The Phoenix Network:
About  |  Advertise
Adult  |  Moonsigns  |  Band Guide  |  Blogs  |  In Pictures
CD Reviews  |  Classical  |  Live Reviews  |  Music Features

Old and new

Leon Fleisher at 80, Harry Christophers with the Handel and Haydn Society, André Previn and James Levine at the BSO
By LLOYD SCHWARTZ  |  October 16, 2008

RICH-TONED STRAVINSKY? Gil Shaham and André Previn teamed up for the Violin Concerto.

There was hardly a concert I was more eager to hear than the Celebrity Series of Boston’s celebration of pianist Leon Fleisher’s 80th birthday. This profound artist (a student of Artur Schnabel) is also a scintillating technician. His recordings are legendary. And so is his story: the loss of the use of his right hand (from focal dystonia) in his prime, his four-decade search for a cure, his conducting, his performances of the left-hand repertoire, his finally regaining some use of his right hand, his becoming a 2007 Kennedy Center Honoree. He’s now giving 80th-birthday concerts he calls “Leon Fleisher & Friends,” with three of his former students: the Soviet-born Israeli virtuoso Yefim Bronfman, the insightful young American Jonathan Biss, and Katherine Jacobson Fleisher, his wife. At Carnegie Hall, they played the same program we heard two days later at Jordan Hall. I was expecting to love it. I’m sorry to say I didn’t — at least, not all of it.

“In these times of turmoil,” Fleisher announced, it would be “salutary” to offer a “Triple-A” concert: “Anthems Against Acrimony,” a series of calmly passionate works ending — not calmly — with Ravel’s own piano transcription of his cataclysmic La valse. Fleisher’s most satisfying and moving performance was his first, pianist Egon Petri’s heavenly transcription of Bach’s “Sheep may safely graze” (a soprano aria from a secular, mythological cantata), with some of the keyboard’s most exquisite counterpoint. Fleisher hasn’t lost his touch — no other pianist has that glittering, limpid, instantly identifiable tone and the unfussy yet uncannily illuminating phrasing. Even playing the same piano, the other three never sounded like him.

The Bach was Fleisher’s only solo. He played four-hand pieces with each of his partners (always at the low end), in alternation with their own solos. Bronfman delivered a supple but mild Schumann Arabeske and Biss a strong Beethoven E-minor sonata (Opus 90) with a particularly rhapsodic second movement. But Jacobson Fleisher made Mozart’s sublime A-minor Rondo seem uneventful, with little sense of emotional content or dramatic arc. (Schnabel has the great, bone-chilling recording.) Biss joined Fleisher in Schubert’s F-minor Fantasie, but this infinitely piercing piece somehow wasn’t very moving. Was it too fast? Too slow? (A piano-playing friend pointed out that Fleisher’s domination over the pedal prevented Biss from making any dynamic changes in the melodic line.) Fleisher and Bronfman gave us Dvorák’s piano versions of three lively and rapturous Slavonic Dances, but they were more lilting than rapturous. With Jacobson Fleisher, in La valse, Fleisher supplied the deep subterranean rumbling, and the piece, with its lightning glissandos, worked up a real head of steam. But all the switching around, elegant on paper, defeated momentum, and frankly, I just wanted to hear more of Fleisher on his own.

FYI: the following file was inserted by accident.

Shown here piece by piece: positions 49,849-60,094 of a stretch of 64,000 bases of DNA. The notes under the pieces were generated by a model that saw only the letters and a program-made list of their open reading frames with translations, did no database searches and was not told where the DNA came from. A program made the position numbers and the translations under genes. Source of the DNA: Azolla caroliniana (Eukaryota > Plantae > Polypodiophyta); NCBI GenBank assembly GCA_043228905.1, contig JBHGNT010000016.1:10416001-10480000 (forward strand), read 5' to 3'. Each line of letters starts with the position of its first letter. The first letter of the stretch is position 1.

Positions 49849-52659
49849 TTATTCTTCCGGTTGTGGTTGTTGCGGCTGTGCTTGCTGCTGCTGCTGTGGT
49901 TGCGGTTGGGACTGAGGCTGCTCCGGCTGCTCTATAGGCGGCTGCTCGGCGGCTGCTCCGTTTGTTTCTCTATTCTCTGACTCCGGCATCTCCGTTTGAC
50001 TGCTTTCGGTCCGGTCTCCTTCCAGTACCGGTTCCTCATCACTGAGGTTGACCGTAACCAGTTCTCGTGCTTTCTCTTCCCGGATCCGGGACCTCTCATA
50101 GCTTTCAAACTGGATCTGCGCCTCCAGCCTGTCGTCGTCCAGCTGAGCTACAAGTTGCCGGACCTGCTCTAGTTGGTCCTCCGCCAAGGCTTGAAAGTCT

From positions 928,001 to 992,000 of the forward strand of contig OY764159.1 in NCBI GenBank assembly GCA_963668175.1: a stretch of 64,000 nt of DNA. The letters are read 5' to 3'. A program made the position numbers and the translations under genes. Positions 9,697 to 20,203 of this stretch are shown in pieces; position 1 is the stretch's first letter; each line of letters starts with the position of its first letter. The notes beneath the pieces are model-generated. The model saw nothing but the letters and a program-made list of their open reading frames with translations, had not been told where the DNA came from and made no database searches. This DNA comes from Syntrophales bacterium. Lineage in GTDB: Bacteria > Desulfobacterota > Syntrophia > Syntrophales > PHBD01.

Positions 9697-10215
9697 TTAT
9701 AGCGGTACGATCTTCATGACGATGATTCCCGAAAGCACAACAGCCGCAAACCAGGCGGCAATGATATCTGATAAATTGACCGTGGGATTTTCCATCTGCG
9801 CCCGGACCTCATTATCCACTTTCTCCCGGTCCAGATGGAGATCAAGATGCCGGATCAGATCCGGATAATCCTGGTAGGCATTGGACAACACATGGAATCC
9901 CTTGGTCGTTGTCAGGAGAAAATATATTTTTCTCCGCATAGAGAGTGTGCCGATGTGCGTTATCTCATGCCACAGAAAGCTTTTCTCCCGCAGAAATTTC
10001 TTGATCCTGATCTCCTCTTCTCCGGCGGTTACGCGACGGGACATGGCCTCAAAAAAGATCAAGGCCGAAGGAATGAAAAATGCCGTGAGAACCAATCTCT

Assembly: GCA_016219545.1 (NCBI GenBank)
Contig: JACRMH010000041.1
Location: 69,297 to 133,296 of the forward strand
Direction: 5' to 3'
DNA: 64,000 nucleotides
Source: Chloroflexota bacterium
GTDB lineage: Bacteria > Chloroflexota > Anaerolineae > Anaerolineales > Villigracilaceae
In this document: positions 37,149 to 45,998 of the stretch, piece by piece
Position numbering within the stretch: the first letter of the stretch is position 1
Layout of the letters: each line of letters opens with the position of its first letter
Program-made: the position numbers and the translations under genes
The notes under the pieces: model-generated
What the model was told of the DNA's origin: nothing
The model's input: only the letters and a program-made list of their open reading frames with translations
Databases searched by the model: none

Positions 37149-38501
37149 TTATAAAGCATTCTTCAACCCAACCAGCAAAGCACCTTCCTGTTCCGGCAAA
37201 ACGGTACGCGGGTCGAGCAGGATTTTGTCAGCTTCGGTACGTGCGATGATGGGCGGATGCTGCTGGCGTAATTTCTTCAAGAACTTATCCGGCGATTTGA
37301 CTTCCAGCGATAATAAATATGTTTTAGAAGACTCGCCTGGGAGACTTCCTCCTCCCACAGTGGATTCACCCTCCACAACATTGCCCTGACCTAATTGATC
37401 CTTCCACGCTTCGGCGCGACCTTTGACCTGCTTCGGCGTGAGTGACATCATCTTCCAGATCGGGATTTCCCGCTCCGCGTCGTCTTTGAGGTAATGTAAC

Boston’s senior musical organization, the Handel and Haydn Society, is entering its 194th season. It’s had an unusual number of leaders in recent years: early-music celebrity Christopher Hogwood, former BSO assistant conductor Grant Llewellyn, and, as artistic adviser, Sir Roger Norrington. H&H has just announced a new director, British conductor Harry Christophers, who made a hit with last winter’s Messiah. His tenure begins next season, but he just led a delightful Handel program at Symphony Hall, alternating Handel’s four Coronation Anthems (composed for George II) with festive choruses and soprano arias from later operas and oratorios. The music called more for energy and elegance than for probing interpretation, and that’s what he delivered.